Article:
Institutions lack understanding of corporate social responsibility – Lecturer

BusinessesDr. Dan Ofori, a Lecturer at the University of Ghana Business School on Wednesday observed that many corporate institutions in the country lack understanding of the concept of Corporate Social Responsibility (CSR).

He said, consequently, these companies were largely involved in philanthropic activities which they wrongly classified as CSR.

Dr. Ofori made that observation at a stakeholders’ consultative meeting in Ho aimed at developing a CSR policy for the country.

The meeting was under the auspices of Ministry of Trade and Industry (MOTI) with support from the German Development Organization (GIZ-Ghana).

“CSR is how businesses related to society, how well businesses behave as good citizens and not giving money and products to the vulnerable,” Dr.  Ofori stated.

He attributed the current situation to the absence of a national policy on CSR and was hopeful the policy would address the gap.

He said “strategic CSR” benefited the workers as well as the companies, “paying your workers well is part of “strategic CSR.”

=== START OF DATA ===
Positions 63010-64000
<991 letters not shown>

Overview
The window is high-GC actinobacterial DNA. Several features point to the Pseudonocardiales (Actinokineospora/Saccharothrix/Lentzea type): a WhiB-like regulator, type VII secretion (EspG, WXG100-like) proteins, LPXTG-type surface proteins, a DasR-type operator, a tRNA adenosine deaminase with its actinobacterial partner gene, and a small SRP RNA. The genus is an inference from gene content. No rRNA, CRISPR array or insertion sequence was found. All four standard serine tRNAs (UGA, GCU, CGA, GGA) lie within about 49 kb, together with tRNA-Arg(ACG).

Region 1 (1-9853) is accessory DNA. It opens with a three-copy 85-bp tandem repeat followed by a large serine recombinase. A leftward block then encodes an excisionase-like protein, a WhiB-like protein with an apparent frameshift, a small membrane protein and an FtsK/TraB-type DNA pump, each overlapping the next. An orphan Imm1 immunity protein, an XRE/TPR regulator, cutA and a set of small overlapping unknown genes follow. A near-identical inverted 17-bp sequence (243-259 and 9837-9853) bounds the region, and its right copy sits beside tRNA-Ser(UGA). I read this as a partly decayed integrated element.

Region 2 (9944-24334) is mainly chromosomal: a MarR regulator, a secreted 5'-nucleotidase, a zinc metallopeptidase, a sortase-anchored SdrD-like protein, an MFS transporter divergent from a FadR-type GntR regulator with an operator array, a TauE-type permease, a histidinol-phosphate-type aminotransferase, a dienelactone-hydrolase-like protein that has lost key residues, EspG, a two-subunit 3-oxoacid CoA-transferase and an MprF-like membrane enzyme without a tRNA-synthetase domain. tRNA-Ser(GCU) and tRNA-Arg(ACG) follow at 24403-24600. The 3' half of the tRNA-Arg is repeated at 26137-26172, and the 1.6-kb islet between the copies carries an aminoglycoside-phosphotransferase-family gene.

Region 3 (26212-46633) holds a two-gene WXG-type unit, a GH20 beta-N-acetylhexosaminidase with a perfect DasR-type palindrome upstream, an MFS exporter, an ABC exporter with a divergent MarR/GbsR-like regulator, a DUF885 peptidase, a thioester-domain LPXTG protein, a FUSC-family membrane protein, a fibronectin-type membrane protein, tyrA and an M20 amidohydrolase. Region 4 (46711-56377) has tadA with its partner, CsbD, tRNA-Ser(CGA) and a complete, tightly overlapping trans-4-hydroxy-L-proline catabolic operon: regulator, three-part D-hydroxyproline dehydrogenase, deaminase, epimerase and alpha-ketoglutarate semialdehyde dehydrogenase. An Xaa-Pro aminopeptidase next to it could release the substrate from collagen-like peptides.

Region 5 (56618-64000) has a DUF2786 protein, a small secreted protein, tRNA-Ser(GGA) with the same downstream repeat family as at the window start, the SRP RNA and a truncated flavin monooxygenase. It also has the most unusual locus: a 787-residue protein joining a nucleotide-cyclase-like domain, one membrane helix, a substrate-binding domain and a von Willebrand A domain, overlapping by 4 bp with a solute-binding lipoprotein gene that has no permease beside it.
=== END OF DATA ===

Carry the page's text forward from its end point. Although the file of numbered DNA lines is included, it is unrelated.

Dr. Ofori said a national CSR policy would promote the contribution of businesses to socio-economic development of the country.

He said it would also ensure that CSR practices meet international standards and enhanced the attractiveness of the private sector in the country.

Mr. Joseph Afotey Agbo, Volta Regional Minister in a speech read on his behalf said it was important for companies to work at improving their impacts on society.

He said they should see addressing the wider social and environmental challenges of their communities as a priority

Mr. Lambert Kwakudua, Volta Regional Officer of MOTI said a CSR policy for Ghana was vital in view of the discovery of oil and gas in commercial quantities and the increasing number of extractive companies in the country.

Some participants who spoke to the Ghana News Agency said a national CSR policy was long overdue and urged experts working on it to expedite its formation.

Source: GNA

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